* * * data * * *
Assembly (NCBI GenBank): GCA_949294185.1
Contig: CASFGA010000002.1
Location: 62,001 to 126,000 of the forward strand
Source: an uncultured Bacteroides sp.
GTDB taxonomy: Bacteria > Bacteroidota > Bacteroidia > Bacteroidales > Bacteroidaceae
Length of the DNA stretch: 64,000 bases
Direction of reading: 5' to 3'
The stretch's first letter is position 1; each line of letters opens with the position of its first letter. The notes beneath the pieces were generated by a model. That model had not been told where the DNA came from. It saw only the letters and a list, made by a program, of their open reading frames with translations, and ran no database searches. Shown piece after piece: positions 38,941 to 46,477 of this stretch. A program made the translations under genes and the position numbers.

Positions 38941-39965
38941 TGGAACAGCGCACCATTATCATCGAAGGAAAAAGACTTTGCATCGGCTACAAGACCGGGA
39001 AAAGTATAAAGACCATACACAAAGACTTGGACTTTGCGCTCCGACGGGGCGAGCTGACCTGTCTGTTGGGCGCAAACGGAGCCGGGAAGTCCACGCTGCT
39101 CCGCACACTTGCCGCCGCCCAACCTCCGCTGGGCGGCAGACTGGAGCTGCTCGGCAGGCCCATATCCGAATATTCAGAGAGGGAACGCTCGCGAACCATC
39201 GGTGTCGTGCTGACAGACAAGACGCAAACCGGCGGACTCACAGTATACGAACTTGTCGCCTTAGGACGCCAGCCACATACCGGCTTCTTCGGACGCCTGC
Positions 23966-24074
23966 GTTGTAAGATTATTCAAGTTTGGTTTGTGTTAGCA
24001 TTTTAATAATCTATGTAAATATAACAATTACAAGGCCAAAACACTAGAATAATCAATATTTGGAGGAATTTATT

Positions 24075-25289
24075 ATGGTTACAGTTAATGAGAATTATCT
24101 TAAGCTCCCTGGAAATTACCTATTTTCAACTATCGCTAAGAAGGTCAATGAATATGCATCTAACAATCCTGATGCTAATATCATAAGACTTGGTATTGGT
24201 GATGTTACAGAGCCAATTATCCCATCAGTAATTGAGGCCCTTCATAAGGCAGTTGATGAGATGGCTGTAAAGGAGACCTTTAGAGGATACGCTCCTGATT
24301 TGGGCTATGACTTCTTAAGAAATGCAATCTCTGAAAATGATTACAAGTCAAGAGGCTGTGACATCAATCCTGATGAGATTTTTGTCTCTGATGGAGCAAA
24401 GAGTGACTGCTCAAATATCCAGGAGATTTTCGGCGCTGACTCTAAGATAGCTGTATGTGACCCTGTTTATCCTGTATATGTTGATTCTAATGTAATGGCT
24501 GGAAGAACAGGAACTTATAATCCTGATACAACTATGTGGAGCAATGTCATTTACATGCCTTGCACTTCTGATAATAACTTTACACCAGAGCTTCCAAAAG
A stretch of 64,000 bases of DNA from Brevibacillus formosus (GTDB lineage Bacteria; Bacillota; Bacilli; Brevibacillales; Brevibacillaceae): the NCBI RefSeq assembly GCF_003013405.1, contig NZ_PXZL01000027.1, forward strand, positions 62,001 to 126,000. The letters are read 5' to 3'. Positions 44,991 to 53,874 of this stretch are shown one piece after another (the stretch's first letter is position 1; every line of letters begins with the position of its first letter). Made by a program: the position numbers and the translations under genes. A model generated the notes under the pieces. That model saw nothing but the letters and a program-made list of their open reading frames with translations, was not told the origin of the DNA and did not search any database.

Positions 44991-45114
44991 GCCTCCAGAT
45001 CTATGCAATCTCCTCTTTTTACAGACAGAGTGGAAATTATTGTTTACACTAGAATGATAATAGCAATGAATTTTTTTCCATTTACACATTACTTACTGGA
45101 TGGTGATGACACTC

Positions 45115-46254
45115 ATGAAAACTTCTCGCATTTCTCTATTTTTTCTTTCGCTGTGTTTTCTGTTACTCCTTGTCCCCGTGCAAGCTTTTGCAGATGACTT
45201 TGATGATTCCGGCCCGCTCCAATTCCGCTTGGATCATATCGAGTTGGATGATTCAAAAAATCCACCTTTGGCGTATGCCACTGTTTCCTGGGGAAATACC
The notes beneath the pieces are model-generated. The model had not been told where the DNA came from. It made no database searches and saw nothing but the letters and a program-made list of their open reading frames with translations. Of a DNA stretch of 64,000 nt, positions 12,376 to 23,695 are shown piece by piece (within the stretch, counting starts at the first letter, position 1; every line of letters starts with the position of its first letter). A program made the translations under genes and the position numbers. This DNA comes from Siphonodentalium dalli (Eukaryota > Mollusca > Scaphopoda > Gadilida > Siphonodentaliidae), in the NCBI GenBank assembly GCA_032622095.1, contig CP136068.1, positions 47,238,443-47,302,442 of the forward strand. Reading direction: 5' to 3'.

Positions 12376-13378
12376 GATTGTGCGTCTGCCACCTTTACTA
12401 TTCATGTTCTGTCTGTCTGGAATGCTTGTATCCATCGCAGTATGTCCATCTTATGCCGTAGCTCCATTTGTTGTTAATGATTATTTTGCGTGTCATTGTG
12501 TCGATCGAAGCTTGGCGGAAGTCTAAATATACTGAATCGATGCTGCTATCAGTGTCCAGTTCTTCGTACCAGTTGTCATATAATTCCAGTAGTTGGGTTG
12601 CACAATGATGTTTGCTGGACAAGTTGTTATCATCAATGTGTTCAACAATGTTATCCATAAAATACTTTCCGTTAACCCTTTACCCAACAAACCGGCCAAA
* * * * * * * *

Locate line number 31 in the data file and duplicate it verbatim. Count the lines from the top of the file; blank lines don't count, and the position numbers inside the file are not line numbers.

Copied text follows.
45201 TGATGATTCCGGCCCGCTCCAATTCCGCTTGGATCATATCGAGTTGGATGATTCAAAAAATCCACCTTTGGCGTATGCCACTGTTTCCTGGGGAAATACC